URL: www.powpowcomics.com
Creator/s: Brooks M. Williams
Run: 1/10-current
Schedule: Daily
Section/s: Strips 388-417; "Status Updates" 30-34

Website: For a story-based webcomic with hundreds of strips, the archive's surprisingly disorganized. With no clear indication of where to jump in, I just went back 30 strips, which ended up being right in the middle of a scene. The latest chapter actually starts with Strip No. 401, but there's no way to know that just by looking at the site.

The site presents itself as a webcomics hub, under the banner of "Pow Pow! Comics," but this strategy seems premature to me. One of the webcomics, titled MindCrush, is billed as a "weekly" comic, but has only posted one page since it started in June, and another, titled Some Webcomic, is more of a doodle comic than anything serious. That leaves Facebrooks: Status Updates, which seems more like comic-related "extras" to me than a separate webcomic.

The resulting comic-style banner at the top's also a little busy, considering it's less than 100 pixels above the actual comic. It'd be nice if it was mapped so that each comic image featured on the banner was its own link, but I guess that isn't possible with the WordPress framework.

It's great that the comic updates daily, and also has a lot of commentary from the creator. It's always nice for readers to be able to learn about the creator's thought process behind the comics. The creator also does a good job of utilizing social media to help promote the comic. (This is a relief to me, as for a comic called Facebrooks, I'd be kinda shocked if it didn't have a Facebook page.)

While the site's black, white, and gray colors go with the comic's black-and-white artwork, it seems too plain to me, and could probably stand to be prettied up a bit. There also isn't any bonus content aside from the "hub" webcomics, so adding something like wallpapers or concept art would help to make the website be a little more substantial.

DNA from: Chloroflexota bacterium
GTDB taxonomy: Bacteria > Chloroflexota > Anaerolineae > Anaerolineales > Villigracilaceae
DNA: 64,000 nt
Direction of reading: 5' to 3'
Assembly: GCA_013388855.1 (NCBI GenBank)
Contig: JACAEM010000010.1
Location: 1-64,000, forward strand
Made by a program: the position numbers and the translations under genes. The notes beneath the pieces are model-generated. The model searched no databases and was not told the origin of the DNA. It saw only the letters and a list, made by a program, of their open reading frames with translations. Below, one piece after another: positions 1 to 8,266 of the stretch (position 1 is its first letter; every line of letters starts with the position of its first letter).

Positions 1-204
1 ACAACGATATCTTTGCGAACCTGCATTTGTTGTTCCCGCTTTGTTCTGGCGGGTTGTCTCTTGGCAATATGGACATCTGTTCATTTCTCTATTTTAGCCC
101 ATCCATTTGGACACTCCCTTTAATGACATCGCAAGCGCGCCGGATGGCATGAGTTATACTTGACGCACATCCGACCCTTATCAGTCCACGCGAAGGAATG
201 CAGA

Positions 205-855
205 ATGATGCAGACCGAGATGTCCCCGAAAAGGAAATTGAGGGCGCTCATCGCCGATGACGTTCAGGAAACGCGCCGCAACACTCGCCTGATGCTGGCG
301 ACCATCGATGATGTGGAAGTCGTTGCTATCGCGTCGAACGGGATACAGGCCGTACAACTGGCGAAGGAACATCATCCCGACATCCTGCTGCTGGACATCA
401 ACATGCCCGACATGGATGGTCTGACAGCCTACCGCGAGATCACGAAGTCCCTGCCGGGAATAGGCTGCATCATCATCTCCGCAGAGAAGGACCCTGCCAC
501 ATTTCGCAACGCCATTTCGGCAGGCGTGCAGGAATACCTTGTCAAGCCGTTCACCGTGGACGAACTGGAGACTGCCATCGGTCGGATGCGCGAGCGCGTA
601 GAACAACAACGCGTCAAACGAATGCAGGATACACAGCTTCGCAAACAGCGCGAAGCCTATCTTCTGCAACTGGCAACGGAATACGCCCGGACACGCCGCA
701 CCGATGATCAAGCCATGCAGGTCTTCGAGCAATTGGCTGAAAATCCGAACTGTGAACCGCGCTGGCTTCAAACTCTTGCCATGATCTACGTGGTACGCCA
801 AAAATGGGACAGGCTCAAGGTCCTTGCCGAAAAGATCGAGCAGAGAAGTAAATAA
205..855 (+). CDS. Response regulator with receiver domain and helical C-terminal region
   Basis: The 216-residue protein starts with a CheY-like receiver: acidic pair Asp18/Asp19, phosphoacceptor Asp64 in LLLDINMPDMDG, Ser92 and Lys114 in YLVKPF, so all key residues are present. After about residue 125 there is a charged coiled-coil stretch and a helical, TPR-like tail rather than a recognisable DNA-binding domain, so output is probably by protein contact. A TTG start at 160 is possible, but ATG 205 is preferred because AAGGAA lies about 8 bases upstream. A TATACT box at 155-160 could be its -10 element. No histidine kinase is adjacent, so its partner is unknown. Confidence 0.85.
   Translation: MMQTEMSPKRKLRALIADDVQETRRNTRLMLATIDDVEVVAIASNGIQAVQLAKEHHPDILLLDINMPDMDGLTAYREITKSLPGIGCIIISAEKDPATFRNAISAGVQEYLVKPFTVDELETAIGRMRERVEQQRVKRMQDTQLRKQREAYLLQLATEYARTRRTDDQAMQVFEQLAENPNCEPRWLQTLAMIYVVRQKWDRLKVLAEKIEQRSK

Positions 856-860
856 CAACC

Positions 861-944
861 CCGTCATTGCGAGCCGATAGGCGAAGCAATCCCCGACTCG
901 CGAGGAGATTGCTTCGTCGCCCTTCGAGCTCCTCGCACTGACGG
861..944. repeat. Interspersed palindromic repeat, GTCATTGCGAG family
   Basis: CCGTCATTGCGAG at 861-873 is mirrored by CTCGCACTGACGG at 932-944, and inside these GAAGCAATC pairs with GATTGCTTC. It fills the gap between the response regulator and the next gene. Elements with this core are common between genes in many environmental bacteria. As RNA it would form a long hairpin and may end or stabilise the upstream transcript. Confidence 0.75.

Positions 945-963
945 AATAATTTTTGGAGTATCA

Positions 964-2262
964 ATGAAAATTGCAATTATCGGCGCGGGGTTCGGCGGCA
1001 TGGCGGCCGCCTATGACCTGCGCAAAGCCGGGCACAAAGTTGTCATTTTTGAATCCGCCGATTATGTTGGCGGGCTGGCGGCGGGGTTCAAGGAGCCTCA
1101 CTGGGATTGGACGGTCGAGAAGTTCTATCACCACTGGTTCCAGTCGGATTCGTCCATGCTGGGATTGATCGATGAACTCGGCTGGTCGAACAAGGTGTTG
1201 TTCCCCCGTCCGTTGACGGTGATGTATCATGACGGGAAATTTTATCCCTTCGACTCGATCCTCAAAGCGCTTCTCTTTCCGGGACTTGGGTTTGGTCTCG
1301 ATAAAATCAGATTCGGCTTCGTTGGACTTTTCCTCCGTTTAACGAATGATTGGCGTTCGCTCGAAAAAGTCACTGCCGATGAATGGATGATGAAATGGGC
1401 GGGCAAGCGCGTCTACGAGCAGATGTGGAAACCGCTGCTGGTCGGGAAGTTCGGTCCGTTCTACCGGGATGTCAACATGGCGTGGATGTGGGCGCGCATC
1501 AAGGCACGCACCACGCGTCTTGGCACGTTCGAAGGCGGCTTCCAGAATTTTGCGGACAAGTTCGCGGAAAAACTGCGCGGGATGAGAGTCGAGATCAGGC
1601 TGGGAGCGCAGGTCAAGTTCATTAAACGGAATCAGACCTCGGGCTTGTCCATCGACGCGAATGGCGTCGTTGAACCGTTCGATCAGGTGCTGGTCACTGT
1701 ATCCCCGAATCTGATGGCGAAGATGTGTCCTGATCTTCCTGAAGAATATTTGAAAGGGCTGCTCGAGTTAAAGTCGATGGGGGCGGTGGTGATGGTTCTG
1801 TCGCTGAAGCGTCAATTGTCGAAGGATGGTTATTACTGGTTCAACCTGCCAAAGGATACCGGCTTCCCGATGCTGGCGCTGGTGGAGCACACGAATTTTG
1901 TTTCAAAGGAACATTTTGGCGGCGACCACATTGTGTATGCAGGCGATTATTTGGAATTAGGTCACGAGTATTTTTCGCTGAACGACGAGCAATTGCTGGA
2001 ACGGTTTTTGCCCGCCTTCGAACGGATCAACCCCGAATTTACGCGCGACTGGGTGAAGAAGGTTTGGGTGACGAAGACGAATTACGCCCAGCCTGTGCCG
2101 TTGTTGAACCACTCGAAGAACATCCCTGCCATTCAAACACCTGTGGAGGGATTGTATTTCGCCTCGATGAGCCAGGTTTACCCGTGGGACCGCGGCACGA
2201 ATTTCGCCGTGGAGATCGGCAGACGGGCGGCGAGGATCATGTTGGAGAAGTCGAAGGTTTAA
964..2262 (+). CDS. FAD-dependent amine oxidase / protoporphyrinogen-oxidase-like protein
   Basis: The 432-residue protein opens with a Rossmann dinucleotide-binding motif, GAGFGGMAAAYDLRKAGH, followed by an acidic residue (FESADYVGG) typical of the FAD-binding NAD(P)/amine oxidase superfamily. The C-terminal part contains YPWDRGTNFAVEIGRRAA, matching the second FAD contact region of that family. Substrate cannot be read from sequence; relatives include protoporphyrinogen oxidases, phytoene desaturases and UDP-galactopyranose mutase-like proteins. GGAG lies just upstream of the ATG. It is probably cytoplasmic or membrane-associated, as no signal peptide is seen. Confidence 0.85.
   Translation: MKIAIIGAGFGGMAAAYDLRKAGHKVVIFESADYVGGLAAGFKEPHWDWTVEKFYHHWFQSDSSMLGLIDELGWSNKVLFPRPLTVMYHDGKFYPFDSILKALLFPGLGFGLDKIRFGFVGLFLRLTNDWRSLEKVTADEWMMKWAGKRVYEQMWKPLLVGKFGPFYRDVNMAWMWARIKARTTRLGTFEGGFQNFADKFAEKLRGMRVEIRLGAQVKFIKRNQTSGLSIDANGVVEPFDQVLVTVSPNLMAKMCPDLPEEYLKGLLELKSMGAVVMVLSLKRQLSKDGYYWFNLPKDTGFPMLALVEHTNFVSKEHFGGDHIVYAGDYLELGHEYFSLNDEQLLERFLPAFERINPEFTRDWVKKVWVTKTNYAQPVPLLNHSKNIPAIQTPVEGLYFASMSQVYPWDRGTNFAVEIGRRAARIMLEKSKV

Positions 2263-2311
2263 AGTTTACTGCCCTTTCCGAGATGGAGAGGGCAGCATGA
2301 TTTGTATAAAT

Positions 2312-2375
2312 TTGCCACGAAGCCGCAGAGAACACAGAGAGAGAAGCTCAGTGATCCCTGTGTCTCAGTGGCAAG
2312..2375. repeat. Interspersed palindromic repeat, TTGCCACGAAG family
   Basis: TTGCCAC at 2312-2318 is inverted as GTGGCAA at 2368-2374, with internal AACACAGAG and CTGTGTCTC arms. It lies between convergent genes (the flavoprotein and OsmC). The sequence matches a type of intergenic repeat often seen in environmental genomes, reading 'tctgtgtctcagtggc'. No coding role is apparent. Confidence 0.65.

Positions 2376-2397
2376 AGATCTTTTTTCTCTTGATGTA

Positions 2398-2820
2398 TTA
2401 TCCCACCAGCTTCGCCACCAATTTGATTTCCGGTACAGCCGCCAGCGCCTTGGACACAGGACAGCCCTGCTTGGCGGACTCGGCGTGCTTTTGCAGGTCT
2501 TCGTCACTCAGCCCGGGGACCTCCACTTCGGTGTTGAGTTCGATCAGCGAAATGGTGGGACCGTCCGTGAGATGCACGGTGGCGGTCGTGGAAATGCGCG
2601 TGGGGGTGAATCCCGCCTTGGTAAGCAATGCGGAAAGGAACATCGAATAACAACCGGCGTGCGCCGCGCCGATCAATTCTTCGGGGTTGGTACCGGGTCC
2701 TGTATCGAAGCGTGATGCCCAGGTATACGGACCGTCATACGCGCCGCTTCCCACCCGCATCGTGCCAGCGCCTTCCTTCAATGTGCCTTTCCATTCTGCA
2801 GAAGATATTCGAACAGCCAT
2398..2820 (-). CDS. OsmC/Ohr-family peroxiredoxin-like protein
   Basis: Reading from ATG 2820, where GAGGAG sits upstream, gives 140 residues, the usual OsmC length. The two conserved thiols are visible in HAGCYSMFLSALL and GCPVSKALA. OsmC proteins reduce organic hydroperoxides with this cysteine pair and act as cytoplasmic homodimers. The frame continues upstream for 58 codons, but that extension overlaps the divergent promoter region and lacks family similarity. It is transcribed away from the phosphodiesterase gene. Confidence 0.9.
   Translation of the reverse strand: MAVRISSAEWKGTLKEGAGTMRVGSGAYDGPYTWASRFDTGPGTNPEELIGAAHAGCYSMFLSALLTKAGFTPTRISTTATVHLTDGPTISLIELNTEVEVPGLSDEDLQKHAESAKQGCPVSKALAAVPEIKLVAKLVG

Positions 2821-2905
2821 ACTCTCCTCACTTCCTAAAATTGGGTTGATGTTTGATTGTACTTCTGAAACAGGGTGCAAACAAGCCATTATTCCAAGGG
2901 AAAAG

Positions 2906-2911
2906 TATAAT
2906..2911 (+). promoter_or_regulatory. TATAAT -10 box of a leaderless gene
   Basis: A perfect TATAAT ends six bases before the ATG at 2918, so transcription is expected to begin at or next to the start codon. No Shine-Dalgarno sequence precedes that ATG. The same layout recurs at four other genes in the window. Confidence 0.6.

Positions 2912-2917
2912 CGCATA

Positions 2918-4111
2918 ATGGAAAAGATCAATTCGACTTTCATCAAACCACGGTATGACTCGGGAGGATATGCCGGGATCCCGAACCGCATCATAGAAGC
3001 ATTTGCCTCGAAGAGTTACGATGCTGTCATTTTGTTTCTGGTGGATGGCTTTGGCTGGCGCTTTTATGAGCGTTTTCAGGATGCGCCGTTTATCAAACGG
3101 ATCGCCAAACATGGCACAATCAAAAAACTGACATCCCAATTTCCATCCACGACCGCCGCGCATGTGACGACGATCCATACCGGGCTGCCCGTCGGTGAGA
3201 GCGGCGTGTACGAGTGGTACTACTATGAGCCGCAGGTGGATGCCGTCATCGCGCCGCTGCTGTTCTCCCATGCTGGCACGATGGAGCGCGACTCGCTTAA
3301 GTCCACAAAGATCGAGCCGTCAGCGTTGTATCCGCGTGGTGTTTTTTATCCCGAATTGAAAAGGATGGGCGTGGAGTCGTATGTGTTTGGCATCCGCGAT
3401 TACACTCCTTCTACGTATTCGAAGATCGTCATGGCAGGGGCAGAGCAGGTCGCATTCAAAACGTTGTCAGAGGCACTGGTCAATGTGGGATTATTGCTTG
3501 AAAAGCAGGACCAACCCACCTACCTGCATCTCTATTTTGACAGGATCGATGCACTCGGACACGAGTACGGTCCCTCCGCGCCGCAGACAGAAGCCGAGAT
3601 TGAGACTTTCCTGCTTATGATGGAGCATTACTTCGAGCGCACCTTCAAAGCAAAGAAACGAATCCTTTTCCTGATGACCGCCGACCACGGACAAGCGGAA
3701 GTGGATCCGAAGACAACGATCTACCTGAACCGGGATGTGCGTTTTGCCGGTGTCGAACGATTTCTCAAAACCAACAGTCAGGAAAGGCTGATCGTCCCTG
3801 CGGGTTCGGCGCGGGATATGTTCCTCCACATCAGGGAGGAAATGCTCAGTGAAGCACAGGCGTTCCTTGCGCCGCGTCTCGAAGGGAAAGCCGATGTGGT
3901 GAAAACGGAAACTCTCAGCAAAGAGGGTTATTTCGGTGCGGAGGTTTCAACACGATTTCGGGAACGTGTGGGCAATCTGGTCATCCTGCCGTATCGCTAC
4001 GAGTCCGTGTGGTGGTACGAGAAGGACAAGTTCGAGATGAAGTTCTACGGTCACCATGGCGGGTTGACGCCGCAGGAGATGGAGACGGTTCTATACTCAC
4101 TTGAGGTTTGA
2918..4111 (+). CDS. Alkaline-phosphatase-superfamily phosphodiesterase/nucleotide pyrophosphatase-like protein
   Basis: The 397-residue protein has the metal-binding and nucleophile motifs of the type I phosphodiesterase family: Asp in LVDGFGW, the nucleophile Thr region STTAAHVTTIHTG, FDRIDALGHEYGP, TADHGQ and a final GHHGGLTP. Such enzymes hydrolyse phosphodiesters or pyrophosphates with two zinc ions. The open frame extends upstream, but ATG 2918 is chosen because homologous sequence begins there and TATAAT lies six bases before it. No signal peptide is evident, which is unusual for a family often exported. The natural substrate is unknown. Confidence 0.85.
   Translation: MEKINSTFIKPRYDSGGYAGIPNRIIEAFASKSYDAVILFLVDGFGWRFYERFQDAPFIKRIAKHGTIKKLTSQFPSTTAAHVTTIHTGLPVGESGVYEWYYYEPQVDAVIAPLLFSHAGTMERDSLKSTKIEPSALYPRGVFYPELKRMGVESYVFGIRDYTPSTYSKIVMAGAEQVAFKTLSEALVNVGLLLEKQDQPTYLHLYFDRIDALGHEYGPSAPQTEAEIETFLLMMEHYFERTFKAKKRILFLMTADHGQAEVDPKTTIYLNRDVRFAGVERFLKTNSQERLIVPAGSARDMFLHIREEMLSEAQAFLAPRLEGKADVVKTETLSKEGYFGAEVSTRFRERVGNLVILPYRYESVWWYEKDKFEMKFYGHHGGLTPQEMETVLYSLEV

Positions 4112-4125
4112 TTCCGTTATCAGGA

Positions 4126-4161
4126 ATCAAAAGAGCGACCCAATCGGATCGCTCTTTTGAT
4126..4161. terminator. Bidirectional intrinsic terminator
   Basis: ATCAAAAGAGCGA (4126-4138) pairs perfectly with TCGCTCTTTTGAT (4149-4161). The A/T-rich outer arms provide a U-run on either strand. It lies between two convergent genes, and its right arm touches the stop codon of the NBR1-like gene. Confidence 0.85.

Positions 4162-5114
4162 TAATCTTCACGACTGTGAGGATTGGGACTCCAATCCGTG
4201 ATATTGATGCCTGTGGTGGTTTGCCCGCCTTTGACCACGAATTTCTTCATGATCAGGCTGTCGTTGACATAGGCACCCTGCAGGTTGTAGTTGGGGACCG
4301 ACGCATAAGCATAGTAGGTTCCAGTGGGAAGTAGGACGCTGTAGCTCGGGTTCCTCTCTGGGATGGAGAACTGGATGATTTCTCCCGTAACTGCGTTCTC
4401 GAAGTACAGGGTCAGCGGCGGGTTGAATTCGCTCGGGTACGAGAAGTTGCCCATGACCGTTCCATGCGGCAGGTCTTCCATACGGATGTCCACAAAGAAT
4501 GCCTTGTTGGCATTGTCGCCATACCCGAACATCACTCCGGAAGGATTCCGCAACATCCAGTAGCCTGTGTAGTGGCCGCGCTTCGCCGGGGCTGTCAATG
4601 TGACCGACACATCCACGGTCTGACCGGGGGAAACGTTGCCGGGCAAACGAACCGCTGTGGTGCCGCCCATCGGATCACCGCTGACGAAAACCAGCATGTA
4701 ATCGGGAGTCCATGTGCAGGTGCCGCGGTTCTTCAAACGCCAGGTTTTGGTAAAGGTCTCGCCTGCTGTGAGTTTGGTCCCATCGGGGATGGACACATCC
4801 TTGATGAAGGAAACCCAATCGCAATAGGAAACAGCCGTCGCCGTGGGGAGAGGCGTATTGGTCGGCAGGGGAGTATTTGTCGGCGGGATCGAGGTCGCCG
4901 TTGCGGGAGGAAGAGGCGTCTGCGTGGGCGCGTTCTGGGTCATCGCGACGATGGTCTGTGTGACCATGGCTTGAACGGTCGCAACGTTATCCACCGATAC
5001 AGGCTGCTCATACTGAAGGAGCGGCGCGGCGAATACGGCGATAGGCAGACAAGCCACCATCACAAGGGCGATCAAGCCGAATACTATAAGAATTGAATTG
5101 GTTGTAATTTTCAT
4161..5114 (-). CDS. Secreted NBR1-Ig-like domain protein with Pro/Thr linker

Writing: Autobiography's tricky because it's difficult to see one's personal experiences through the lens of a a reader. Even fictional concepts can pose problems for less skilled writers, as the elaborate settings and backstories can be vibrant in their imaginations, yet never properly make the transition onto the actual pages. However, with fiction, huge portions of the characters' lives are deliberately left blank, whereas when writing about yourself, you have an entire lifetime of memories to deal with.

The creator describes his webcomic as "definitely not new reader friendly in the least bit," explaining that it "has two different threads rolling along in it, plus a whole bunch of extra history in the margins as well." Then, after stating he doesn't blame new readers for not being able to understand the strips, he politely reminds them, with a smiley face, that "you can definitely start from the beginning and work your way up" -- "the beginning" being, in this case, more than 400 strips into the archive.

The reason these comments stand out to me's that, while reading through the section, I had the pervasive impression that this was an esoteric work meant not for my own pleasure, but rather for the enjoyment of others -- the established readership. Characters abruptly enter and exit scenes with no real explanation of who they are or why they're treated with such importance; sexual themes are brought to the forefront with no clear connection between their occurrences; and the author's self-insertion's portrayed with a heavy weight of history in a way that seems to assume the reader's already intimately familiar with his persona. Chapter 3 begins to show promise with its grounded and compelling depictions of Schaumburg, Ill., but that cohesion's quickly lost in the tangled web of the the title character's personal relationships.

This creator's writing ability's clearly well above average, as demonstrated by his strong dialogue, keen pacing, and humble portrayal of himself. Because of this, I'm willing to give him the benefit of the doubt, and presume that if Facebrooks was read in the intended manner -- that is, from the beginning -- that it'd be an engaging and worthwhile experience. However, it's just not realistic to expect more than a fringe minority of potential readers to invest the time needed in order to go through hundreds of strips. Instead, readers tend to approach webcomics in a much more casual fashion. Many online commentators have lamented the demise of attention spans in the era of Twitter and YouTube, but nevertheless, this is the environment that webcomic creators must work within and master.